Saturday’s group walk (a day earlier than usually expected) involving wandering around the city of Bristol with our cameras at the ready as we sought out and snapped as many Gromits as we could find along a seven-mile route. If you’ve no idea what I’m talking about then Gromit (the dog of Wallace and Gromit fame) has been unleashed amongst the city of Bristol and also slightly further afield! There are 80 to find in total but this walk wasn’t about catching them all – that would’ve meant a train journey to London’s Paddington Station, for one thing!
It was deemed by the walk leader as a great way for newcomers to discover more of the city we live in. I’ve lived close by for all of my life and yet, when it comes to taking a pedestrian route as opposed to driving; I’m still a little uncertain as to which parts of the city link to what and where.
I’d already set myself on doing a different walk (again, on the Saturday) in Weston-super-Mare. But, the weather forecast wasn’t very optimistic and I’d already walked the majority of that twelve-mile route one month earlier with a friend. It did mean leaving the house an hour earlier but I was parked up and on foot to our start point at Queen’s Square bang on time, which did surprise me!
This was my first ever city walk, as I’m usually one to rush out in to the countryside just to get away from it all (and I live in a village and work in a town…). But I hadn’t spent much time in Bristol for a good couple of months and, after a bit of a long week, I wanted to take it a bit easy.
It was an enjoyable walk and the rain just about held off until the time at which we all departed. There was a full flight of stairs but no steep hills to climb. We sat beside the harbour at lunchtime and ended the day without a speck of mud on our
There was one Gromit at almost every turn! If you’ve heard of some iconic venue within the city of Bristol then, there’s a good chance that there’s a dolled-up dog parked outside it! In some cases, they’ll be hidden indoors but we didn’t come across any where you would be expected to pay to enter.
This is very popular with kids, as you might expect and, as they’re expected to disappear and head off to auction in early September, families are rushing to find them all just as we were. In most situations, everyone was courteous and aware of other the ‘Gromiteers’; hovering around with their cameras, in waiting for that perfect shot. It was only upstairs in M Shed where we were informed we would have to QUEUE to see National Treasure; one of my favourite sculptures of the day!
Jokingly, I’m a little surprised they didn’t advise us not to venture on to The Matthew as we headed back downstairs… After all, you could (just about) see the next Gromit on our trail from high up behind that window.
My second favourite was this pirate-themed Gromit, around the corner from where we stopped for lunch outside Arnolfinido you say ‘the’ Arnolfini or just the name?).
While we were sat down beside the water, another Gromit whizzed past on the front-end of a boat. I’m not sure if this one’s on the official trail map but I took a photo anyway.
As if it wasn’t enough to discover more than 30 Gromits while traipsing around on a warm Satur-day; I found Morph inside At-Bristol…
While further on towards the end of the walk, we passed the harbour beyond the SS Great Britain where I glimpsed in to the workshop of a modern-day boatbuilder!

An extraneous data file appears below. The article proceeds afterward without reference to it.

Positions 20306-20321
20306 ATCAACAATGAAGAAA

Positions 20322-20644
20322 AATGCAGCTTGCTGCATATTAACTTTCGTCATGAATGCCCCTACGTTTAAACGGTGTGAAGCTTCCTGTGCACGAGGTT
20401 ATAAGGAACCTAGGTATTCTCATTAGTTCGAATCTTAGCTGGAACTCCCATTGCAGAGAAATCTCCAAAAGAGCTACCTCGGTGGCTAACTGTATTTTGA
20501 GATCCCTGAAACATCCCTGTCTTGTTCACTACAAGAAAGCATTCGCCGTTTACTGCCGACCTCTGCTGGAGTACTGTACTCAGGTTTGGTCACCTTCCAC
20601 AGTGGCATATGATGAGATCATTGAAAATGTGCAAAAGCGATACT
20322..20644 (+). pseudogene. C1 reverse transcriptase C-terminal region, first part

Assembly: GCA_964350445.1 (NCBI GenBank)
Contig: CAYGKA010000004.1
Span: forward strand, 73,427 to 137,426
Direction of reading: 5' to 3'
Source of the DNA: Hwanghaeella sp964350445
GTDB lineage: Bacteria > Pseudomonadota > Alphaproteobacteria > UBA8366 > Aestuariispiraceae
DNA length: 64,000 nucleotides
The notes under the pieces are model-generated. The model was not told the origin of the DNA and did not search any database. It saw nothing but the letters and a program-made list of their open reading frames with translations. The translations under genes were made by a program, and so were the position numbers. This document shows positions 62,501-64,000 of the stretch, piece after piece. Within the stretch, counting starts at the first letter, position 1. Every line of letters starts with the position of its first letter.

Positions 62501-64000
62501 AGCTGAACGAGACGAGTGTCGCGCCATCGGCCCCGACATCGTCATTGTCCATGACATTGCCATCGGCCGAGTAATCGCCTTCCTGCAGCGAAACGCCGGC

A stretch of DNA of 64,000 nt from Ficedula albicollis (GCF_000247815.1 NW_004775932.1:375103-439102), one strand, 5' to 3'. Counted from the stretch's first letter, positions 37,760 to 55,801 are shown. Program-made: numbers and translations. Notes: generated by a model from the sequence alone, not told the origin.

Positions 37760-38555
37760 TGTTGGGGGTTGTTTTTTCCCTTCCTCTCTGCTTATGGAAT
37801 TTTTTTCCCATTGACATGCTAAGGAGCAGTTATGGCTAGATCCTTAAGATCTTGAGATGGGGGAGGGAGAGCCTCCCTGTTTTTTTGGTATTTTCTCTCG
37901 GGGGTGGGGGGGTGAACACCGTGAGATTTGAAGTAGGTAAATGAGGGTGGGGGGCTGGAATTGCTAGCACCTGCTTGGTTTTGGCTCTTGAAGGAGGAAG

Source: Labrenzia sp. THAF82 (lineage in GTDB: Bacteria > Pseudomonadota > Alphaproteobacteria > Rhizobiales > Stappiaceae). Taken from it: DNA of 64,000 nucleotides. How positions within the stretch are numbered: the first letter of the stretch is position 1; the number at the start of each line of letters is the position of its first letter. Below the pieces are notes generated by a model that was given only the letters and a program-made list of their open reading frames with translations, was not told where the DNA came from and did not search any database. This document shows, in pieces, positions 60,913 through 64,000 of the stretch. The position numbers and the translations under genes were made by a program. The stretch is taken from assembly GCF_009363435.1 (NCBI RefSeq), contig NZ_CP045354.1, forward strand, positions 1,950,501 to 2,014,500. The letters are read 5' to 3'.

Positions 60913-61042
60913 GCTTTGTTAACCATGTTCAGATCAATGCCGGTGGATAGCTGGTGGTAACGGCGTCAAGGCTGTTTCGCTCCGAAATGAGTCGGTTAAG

No-one else in the group seemed to stop and pause to take a photo as I did. So, I very much doubt that they also would’ve made a note of the large planer/thicknesser, just in front off the bandsaw at the back! I’ve had days where my own workshop has looked less organised than this…
It was interesting how the ‘shop was left ‘open’ and exposed to all, with an apparent lack of any authority or security personnel to meet and greet the passers by. I didn’t take a close enough look but I assume there must’ve at least been some roller doors to keep the contents secure…
Further back down the same side of the harbour, I noticed one boat owner carrying out repairs, with the case for a Makita plunge saw sitting on the deck. This day had a lot on offer for me personally although, even if I had felt inclined to help myself in a grossly dishonest manner; I was parked a good couple of miles away from these stacks! 😉
As we passed the assembly above, a nameless member of the group commented on the fact that this is a dying trade and how refreshing it was to see the craft is still alive in Bristol. I’ve no idea as to whether the correct term would be a shipwright, boatright or perhaps just a plain boatbuilder but I quite agree. It makes me feel proud to live so close to this city.
Do we see the same in many of Britain’s other cities?
I think I’ve now covered pretty much everything that I wanted to in this post. There are plenty more photos, which you can find in my respective albums for both Bristol and Gromit Unleashed (I might also add individual photos of the Gromits collated in the mosaic at the head of this post). Over on Facebook after the walk, I quizzed the walk leader on whether he would be prepared to lead a second instalment of this Gromit Hunt, with still almost half-a-century of Gromits to be discovered and the short answer was yes; it’s only now a question of ‘when’, as these sculptures will disappear from the streets and shopfloors this time next month before being sold off at auction; all in aid of charity.
Thanks for reading and Happy Gromit Hunting! 🙂
(PS. If anyone has any tips for repairing or ‘overcoming’ a scratched camera lens, please feel free to share. If you notice a ‘glare’ in the centre of any of these photos then that’s what has caused it.)